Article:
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College Athletics, College Admissions, and Ethics

June 19, 2015

Last week the NY Daily News reported that the board of Southern Association of Colleges and Schools’ Commission on Colleges, the accrediting agency for that region of the country, was placing the University of North Carolina’s flagship campus at Chapel Hill (UNC-CH) on probation for one year as a result of the cheating scandals that occurred in its athletic programs over an extended period of time. The AP article summarized the incidents at UNH-CH:

The agency previously opted against punishing UNC-CH, but acted after learning last fall of the scope of fake classes and artificially high grades in one academic department. A report revealed that the fake classes in the African studies department had gone on between 1993 and 2011. About half the 3,100 students who took the classes were athletes.

The scandal came to light when a tutor felt pangs of guilt and leaked the information to the media several years ago. The scandal resulted in several administrators and teachers losing their jobs and also resulted in the college receiving adverse publicity… but UNC-CH avoided sever punishment and commission President Belle Wheelan acknowledged that “… practical effect of the sanction is they just have to send us more documentation to show their compliance with seven of these principles,”

Alas, the “practical effect” of this misdeed mitigates the black eye UNC-CH received as a result of the accreditation agency’s sanction. The athletic championships UNC won gained publicity AND enrollments. As noted in this 2010 article by Kyle Judah in the Journal of Sports Administration and Supervision:

Examining the University of North Carolina in Chapel Hill, who recently won the NCAA Basketball Championship in March of 2009, we can see an increase in number of applications since 2008 by 2,957, or 15%[6]. The UNC Tarheels were featured in 23 nationally televised games[7] over the course of their 2008-2009 season, resulting in approximately 46 hours of live national television coverage and hundreds more on highlights shows like Sportscenter…. This would result in half the new applications, or 1,478 additional applications, generating $103,460 in application fees. According to the University of North Carolina Admissions website, they admitted 32% of applicants, or 473 students, with 54% enrolling, or 255 students. Tuition for an in state student is $17,424, and for out of state students, it costs $35,740 every year[8]. Enrolling 84% in state students[9] would equal 214 in state students paying $3,728,736 and 41 out of state students paying $1,465,340 every year, resulting in $5,194,076 in revenues every year…derived solely from their athletic success.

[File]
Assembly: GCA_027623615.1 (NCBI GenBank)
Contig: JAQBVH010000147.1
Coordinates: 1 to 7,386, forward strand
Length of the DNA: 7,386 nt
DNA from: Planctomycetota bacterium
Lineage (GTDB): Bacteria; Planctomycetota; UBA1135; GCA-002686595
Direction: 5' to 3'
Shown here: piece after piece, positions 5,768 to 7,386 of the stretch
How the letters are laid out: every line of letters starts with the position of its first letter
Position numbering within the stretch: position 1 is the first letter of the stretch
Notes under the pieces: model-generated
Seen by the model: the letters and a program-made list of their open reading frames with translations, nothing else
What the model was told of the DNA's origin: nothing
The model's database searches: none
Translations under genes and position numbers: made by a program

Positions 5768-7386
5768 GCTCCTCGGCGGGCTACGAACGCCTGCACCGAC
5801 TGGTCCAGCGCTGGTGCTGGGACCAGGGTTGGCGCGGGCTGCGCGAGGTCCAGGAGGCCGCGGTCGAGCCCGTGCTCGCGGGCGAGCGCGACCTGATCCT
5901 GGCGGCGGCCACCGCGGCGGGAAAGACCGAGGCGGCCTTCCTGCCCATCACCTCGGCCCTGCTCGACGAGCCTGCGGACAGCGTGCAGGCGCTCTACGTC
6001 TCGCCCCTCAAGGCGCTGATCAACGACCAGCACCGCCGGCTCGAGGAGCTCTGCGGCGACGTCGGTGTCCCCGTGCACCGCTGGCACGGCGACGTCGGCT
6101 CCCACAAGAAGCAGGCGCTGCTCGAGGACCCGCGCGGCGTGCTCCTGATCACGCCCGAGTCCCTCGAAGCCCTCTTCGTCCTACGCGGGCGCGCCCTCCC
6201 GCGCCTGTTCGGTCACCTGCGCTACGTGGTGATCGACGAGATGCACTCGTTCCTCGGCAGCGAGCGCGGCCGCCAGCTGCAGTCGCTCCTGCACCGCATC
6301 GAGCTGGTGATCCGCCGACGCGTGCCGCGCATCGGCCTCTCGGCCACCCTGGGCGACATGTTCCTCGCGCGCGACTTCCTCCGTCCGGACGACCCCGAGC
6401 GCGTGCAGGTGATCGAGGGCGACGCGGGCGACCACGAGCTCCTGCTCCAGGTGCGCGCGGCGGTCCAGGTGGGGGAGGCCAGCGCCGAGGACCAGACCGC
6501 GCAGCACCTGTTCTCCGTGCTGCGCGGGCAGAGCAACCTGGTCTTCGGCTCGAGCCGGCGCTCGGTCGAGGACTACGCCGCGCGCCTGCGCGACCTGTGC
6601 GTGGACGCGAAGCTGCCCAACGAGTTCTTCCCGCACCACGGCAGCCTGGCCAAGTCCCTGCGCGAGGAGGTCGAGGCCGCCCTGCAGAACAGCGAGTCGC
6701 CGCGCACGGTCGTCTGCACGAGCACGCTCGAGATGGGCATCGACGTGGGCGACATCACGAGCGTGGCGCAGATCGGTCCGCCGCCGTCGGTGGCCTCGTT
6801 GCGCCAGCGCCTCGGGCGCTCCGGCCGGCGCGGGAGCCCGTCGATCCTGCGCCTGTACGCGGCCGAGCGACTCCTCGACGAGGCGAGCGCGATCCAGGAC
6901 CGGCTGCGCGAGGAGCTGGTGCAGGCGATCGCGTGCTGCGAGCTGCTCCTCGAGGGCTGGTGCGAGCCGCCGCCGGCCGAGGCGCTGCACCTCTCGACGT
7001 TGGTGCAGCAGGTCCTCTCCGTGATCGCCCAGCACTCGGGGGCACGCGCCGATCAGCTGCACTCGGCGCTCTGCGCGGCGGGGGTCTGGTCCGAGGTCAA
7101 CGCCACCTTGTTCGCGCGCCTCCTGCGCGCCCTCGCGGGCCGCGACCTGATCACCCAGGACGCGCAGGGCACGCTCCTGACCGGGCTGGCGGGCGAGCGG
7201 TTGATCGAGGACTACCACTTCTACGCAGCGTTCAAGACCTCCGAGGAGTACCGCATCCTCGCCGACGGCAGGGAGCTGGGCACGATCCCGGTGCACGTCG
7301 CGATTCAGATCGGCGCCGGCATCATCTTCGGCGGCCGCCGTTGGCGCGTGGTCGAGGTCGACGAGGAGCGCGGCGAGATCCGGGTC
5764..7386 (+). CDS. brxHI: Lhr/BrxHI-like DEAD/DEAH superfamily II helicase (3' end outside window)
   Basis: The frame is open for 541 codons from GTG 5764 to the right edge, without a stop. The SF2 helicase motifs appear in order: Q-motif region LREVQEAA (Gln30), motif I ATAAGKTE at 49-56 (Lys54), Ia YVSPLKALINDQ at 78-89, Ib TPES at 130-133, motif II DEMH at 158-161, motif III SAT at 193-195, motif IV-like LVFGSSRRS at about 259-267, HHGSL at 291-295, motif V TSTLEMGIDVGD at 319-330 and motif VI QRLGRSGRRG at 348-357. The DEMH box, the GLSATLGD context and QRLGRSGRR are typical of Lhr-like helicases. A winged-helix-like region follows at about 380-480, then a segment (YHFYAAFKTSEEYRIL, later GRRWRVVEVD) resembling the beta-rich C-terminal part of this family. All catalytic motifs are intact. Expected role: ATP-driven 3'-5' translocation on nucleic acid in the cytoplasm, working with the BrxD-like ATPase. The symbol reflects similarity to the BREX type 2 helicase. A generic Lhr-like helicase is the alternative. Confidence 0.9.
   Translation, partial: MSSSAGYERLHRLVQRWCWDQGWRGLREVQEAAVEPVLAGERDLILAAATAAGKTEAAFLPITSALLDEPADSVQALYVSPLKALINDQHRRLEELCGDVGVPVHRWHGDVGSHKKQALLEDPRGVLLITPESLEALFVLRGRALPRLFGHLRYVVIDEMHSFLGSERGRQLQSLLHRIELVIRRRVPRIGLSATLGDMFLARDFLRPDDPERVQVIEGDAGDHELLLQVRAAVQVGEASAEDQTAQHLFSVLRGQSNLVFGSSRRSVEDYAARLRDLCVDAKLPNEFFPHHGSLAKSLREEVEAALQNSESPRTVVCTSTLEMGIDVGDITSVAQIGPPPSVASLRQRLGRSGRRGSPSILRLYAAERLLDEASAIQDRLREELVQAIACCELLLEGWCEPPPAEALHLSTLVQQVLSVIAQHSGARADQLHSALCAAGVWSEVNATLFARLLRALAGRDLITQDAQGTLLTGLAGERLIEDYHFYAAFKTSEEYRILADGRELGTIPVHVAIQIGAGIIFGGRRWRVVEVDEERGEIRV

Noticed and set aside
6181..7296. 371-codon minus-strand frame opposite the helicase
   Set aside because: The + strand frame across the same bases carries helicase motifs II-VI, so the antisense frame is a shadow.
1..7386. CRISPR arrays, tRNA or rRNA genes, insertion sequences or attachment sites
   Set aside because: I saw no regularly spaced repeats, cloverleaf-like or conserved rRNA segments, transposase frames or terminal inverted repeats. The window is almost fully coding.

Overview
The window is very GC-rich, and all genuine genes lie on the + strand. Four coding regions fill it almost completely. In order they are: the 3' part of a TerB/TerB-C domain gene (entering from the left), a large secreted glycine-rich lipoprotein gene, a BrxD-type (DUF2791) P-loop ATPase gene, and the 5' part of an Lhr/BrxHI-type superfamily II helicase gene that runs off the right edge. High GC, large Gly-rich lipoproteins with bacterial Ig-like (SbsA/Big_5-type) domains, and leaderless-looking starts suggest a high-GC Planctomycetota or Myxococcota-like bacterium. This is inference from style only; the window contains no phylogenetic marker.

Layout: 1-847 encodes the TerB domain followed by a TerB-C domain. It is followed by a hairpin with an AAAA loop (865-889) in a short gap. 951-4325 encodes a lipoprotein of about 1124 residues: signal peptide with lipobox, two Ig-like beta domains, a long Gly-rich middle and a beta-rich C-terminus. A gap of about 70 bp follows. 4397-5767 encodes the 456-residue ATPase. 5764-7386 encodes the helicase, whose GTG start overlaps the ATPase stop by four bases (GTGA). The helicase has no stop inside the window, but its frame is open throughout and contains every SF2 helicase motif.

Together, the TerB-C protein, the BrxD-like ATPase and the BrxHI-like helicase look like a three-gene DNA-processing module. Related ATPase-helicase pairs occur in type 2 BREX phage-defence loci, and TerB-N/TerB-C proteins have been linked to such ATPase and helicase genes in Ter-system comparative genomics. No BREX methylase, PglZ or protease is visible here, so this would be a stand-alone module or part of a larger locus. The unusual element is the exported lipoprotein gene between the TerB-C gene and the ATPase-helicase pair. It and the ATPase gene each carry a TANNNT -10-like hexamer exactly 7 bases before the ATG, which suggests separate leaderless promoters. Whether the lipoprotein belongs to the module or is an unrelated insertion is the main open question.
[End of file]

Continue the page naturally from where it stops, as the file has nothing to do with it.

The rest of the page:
The article featured a display indicating that winning and NCAA championship yields an increase in applications of 7.5%. Was UNC-CH’s basketball championship won because of the shenanigans in one department? From a business standpoint is it worth $5,000,000 per year to “get caught” for cheating? How much would UNC-CH have to pay to get “...46 hours of national television coverage and hundreds more on news highlights”? I fear that ethical misdeeds are one of the costs of “running schools like a business”.

 

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